Artist stirs up debate on sexuality

It’s fair to say the majority of Vermont is in favor of promoting same-love, as it legalized gay marriage in 2009. However, a dialogue is created when straight celebrities portray homosexuality in a photography movement.

French artist Olivier Ciappa’s photo series “Imaginary Couples” has been receiving ample attention online in the past week, but for some unexpected reasons. The photographer shot celebrities like Eva Longoria and Lara Fabian posing as gay couples in an effort to raise awareness of homophobia.

Although Ciappa intended for the project to have a positive impact, not everyone agrees that it is the best way to represent the struggles of the LGBTQ community. Editorials tinged with frustration, such as a Jan. 27 Vice article which questioned if “these are the kinds of images that need promoting.”

However, students of the UVM community thought otherwise.

First-year Dylan Sulat took no offense to the portrayal of gay characters by straight actors.  “I do not think that a straight actor or actress portraying a gay character is harmful to the LGBTQ community, as long as they are not portraying the character in a negative way,” Sulat said.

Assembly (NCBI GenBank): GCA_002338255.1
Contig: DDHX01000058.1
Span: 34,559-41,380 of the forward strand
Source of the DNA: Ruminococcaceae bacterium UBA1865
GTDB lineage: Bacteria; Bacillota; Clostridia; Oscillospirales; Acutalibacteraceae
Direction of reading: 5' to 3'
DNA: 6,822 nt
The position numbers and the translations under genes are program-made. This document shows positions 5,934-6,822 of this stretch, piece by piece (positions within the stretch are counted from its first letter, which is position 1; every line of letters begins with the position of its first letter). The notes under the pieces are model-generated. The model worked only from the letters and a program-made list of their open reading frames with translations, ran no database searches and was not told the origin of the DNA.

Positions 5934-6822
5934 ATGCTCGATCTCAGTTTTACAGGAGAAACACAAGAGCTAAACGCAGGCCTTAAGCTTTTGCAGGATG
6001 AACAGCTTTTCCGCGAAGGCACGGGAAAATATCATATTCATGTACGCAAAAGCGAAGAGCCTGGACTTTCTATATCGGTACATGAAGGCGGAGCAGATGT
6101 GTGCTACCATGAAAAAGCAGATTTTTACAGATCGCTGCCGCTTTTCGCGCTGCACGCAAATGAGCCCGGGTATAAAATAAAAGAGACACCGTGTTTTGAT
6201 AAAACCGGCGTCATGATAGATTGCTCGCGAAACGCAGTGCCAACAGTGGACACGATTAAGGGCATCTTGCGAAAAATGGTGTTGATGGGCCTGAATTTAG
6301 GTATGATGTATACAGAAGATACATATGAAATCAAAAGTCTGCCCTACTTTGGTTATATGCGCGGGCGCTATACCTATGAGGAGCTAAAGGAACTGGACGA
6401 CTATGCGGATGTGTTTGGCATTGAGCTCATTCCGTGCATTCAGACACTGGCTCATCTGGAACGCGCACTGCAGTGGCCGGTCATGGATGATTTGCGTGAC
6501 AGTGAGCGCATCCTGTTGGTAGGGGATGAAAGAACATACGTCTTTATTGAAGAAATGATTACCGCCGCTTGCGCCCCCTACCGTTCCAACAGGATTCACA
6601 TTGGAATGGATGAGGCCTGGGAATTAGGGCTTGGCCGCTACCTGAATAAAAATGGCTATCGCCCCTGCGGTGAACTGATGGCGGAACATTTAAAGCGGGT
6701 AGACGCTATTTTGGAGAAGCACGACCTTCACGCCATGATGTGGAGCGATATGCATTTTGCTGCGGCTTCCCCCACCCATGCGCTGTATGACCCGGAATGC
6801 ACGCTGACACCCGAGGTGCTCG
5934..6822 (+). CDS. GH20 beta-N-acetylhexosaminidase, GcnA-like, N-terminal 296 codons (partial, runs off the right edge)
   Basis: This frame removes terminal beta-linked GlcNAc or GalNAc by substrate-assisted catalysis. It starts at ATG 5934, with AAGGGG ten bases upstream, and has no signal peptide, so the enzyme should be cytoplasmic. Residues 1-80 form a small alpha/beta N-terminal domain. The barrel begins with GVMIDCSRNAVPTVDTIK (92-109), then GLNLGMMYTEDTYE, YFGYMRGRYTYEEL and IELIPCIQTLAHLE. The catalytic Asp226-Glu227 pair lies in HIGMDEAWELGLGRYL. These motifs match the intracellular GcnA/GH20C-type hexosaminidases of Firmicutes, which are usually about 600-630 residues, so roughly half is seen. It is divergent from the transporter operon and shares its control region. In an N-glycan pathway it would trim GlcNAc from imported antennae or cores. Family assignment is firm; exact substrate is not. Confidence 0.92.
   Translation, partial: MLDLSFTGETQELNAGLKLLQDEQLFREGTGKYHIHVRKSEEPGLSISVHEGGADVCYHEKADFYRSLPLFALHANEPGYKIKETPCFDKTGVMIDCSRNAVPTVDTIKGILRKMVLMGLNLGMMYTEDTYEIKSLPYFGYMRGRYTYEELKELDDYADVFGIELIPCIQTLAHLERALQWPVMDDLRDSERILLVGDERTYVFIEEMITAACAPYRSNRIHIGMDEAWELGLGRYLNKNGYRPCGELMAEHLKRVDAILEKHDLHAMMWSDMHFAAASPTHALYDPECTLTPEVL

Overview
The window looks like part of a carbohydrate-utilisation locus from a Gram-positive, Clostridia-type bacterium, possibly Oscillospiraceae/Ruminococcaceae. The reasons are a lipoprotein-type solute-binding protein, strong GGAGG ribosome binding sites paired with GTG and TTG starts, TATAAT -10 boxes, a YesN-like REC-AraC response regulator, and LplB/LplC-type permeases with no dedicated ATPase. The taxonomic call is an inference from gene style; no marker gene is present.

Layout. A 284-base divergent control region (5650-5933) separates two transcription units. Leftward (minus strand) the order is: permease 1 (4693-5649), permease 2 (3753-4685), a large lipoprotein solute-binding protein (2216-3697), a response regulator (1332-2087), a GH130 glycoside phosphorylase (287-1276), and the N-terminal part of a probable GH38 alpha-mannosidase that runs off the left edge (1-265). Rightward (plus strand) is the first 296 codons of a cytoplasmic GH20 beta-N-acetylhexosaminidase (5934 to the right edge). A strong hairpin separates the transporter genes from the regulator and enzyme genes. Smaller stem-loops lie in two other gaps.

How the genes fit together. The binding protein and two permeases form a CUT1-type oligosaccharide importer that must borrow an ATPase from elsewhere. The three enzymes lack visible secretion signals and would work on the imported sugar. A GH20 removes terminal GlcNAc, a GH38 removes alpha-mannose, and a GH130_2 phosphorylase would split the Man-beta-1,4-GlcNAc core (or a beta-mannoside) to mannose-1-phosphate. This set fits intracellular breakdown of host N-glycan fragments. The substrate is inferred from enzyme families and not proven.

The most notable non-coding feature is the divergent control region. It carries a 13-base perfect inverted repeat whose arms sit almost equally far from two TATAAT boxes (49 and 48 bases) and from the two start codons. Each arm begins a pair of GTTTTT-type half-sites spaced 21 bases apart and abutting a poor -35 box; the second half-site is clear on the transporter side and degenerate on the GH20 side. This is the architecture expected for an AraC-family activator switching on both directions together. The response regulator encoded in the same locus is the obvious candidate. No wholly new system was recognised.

Junior Brennan Webb echoed Sulat’s thoughts. “I don’t think it should be taken as offensive because in movies and art there are straight actors playing gay roles,” Webb said.

Todd McGowan, associate professor of film and television studies at UVM, explained that gay actors have historically been excluded in the arts.

“The primary problem stems from the fact that openly gay and lesbian actors continue to be, for the most part, out of consideration for clearly heterosexual roles,” he said. “As a result, when roles that are defined as gay or lesbian come up, it seems unjust that they go to openly heterosexual actors.”

As for the artist, Ciappa said he hopes his photography is perceived as authentic and stressed the need for accuracy in his art above all else, according to an interview with the Huffington Post.

“The celebrities that I shot are heterosexual, but it was essential to me that you would believe these imaginary couples and families they portray were real,” Ciappa said to the publication.

Webb said that as the photo series is an art form, it’s open to interpretation.  “The use of straight actors bridges the gay-straight alliance, but could potentially weaken it because they could be pretending for publicity,” he said.